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AFC North preview: Can Pittsburgh Steelers reach full potential?

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As we hurtle toward the regular season, check out our division-by-division primers highlighting players and storylines to watch in 2017. Marc Sessler tackles the AFC North below.

Most significant changes from 2016

For all its tweaks this offseason, the AFC North's most pressing question remains unchanged: When will the Pittsburgh Steelers reach their full potential? Stocked with more talent on offense than any team in the conference west of Foxborough, Mike Tomlin's bunch again looms as the primary challenger to the world-champion Patriots. Ben Roethlisberger toyed, at least superficially, with the idea of retirement, but Pittsburgh's massive-bodied quarterback was never about to walk away from an attack glittering with All-Pro wideout Antonio Brown, back-from-suspension red-zone monster Martavis Bryant and the league's most versatile ground/air workhorse, running back Le'Veon Bell. One January after the next, the Steelers venture to the threshold, only to tumble short. If they can't reach the Promised Land with this year's cast, it's fair to wonder if it will ever happen again with Big Ben, who could be playing his final season in the NFL.

First, Pittsburgh must take care of business in a division featuring a flood of new faces. Coming off a lackluster campaign, the Bengals reloaded on offense by nabbing lightning-quick wideout John Ross -- who showed off his speed in last week's preseason debut -- at No. 9 overall and, one round later, arguably the draft's top running back in Joe Mixon. A formidable and powerful runner with elusive, tackle-shedding moves as a pass catcher, Mixon has the talent to carry this offense for years. The question in Cincy is whether tackles Cedric Ogbuehi and Jake Fisher can do their part to keep Andy Dalton upright.

Is it Y2K all over again? The Ravens have put together a defense brimming with young talent and a fascinating secondary that added veteran safety Tony Jefferson, ex-Cowboys cornerback Brandon Carr and first-round cover man Marlon Humphrey. With Terrell Suggs nearing the end, Baltimore still needs a young pass rusher to step up. Tyus Bowser and Matt Judon are names to watch in a front seven anchored by behemoth interior lineman Brandon Williams.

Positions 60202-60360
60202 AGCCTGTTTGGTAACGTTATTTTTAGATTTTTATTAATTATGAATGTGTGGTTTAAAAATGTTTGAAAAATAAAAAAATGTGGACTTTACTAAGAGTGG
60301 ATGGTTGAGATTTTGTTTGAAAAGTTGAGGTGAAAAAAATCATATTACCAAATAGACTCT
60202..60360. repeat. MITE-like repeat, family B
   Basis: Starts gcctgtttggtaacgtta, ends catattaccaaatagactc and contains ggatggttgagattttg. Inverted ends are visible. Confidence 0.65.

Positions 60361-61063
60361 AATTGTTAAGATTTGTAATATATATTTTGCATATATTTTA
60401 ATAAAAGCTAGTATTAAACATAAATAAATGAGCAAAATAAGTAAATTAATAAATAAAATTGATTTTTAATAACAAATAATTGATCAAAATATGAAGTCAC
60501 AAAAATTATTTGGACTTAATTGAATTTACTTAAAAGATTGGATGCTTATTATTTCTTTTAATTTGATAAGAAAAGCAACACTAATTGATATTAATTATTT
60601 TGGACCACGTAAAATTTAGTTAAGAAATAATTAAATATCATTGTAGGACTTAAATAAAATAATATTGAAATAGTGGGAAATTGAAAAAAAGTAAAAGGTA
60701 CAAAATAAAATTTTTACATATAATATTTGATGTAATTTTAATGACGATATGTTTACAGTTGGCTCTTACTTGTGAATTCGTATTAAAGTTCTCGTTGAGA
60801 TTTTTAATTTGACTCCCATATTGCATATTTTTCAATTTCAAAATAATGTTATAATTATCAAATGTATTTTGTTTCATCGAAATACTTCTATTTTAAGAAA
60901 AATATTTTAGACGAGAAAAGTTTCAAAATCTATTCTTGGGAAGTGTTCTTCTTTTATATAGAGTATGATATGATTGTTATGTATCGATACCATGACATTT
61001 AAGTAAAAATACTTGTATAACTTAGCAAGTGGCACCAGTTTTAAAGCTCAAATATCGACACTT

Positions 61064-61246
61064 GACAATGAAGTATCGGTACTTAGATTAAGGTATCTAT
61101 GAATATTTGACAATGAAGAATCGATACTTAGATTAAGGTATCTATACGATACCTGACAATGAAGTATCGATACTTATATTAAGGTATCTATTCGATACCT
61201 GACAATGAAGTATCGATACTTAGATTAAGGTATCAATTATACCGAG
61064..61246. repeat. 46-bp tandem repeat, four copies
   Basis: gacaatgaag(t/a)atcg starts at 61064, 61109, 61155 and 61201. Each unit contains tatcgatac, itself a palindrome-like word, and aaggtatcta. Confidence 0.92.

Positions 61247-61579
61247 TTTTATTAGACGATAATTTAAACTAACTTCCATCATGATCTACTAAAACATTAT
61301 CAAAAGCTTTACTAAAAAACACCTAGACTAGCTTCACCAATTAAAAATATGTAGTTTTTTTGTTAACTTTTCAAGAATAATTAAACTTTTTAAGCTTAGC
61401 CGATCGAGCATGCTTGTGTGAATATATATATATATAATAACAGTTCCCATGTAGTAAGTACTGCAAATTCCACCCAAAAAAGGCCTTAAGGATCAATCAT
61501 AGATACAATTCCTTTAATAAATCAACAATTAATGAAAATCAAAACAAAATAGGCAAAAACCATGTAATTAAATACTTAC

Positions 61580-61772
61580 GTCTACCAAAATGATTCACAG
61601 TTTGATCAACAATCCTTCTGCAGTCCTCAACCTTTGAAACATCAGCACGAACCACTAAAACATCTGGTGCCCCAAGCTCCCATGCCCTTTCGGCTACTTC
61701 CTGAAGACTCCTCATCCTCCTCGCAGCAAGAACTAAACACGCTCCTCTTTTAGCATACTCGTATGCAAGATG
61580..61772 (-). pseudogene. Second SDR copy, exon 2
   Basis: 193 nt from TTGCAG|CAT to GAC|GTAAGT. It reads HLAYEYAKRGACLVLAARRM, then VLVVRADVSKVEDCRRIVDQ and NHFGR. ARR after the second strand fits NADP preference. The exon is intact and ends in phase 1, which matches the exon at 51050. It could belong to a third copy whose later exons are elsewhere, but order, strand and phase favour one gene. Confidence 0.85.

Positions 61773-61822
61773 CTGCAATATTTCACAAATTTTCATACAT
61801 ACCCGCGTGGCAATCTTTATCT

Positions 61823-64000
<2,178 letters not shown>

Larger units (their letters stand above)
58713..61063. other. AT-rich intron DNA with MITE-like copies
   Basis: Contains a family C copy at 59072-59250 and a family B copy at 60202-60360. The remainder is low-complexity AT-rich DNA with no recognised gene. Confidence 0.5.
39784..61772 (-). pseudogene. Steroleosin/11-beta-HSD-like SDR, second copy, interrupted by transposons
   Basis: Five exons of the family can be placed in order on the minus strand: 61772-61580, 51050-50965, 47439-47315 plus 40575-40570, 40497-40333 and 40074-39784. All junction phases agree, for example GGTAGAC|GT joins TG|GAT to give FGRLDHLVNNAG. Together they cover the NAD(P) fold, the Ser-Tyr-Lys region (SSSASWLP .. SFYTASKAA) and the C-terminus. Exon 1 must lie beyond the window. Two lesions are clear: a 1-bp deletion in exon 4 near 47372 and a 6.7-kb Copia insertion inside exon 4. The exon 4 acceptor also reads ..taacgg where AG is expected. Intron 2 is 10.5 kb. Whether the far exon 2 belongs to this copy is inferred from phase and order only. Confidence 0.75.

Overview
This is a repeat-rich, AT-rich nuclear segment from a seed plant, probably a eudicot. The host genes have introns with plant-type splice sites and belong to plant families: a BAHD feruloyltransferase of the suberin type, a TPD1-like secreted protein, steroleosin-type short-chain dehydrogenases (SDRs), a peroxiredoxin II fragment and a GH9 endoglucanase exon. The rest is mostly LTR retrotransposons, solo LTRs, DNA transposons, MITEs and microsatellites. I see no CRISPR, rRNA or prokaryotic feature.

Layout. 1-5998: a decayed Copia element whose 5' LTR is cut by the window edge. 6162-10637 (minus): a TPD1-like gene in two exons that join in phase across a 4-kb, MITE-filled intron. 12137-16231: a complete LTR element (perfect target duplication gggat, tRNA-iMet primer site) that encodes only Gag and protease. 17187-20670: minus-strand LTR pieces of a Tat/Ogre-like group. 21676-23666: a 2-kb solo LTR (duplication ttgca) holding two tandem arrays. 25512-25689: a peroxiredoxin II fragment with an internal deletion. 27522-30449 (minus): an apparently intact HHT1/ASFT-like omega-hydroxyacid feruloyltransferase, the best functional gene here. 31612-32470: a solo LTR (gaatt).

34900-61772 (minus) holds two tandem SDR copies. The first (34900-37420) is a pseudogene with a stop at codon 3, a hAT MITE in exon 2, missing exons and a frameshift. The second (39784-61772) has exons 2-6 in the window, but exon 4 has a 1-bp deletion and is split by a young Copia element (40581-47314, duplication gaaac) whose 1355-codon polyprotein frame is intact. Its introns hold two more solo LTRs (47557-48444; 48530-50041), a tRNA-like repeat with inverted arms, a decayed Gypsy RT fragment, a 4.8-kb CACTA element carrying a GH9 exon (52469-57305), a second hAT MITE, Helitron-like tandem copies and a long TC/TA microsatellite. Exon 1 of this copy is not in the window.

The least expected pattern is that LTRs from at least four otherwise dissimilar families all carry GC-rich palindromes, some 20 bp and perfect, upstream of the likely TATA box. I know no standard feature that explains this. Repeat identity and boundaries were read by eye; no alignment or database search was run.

In Cleveland, the Browns have stocked their cap-friendly roster with a bevy of draft picks, new faces and yet another starting quarterback. Second-rounder DeShone Kizer earned the job after outplaying Cody Kessler and the traded-for Brock Osweiler. A work-in-progress bound to take his lumps, Kizer finally gives the team a signal caller with the strong arm and size you want to see in the AFC North. The story of this team, though, could be a defense led by veteran linebacker Jamie Collins and fascinating top overall pick Myles Garrett.

One player to watch on each team

BALTIMORE RAVENS: Justin Tucker, kicker. Joe Flacco's back would qualify for "One body part to watch from each team," but the Ravens quarterback is on schedule to start Week 1. Even so, this is a club that feels destined to win a rash of games 15-13, making Tucker arguably the most critical special teams player league-wide.

CINCINNATI BENGALS: Joe Mixon, running back. Jeremy Hill ran well in the preseason, but a healthy Mixon will steal starts right away. While his numbers weren't outrageous in the preseason, the rookie put together a reel of dominating game tape -- especially catching the ball in space. Sharing traits with ex-Bengals star Corey Dillon, Mixon looms as Offensive Rookie of the Year material on an intriguing Cincinnati offense.

CLEVELAND BROWNS: Myles Garrett, pass rusher. The list of first-round draft busts in Cleveland is dense, thorny and inglorious. Everything we've gleaned from Garrett suggests otherwise during a camp and preseason that saw him match wits with stalwart left tackle Joe Thomas in practice and flash moments of brilliance in games. He looks like a keeper for the ages.

PITTSBURGH STEELERS: Martavis Bryant, wide receiver. The last time we saw Bryant in meaningful action, he posted 154 yards off nine catches with 40 yards on the ground in a January 2016 playoff loss to the Broncos. Exiled to suspension last season, the freaky wideout is the missing ingredient inside a loaded Steelers arsenal that will give defensive coordinators night terrors from wire to wire.

What we'll be talking about at season's end

Farewell, Big Ben: Whether or not the Steelers finally knock off New England and get back to the Super Bowl, I can't shake the feeling that we're staring at the final year of this fine quarterback's run in Pittsburgh. He's hinted at it too many times, which stands in quizzical contrast to the gaggle of aging arms saying they plan to play until age 45. Just a hunch.

Follow Marc Sessler on Twitter @MarcSesslerNFL.

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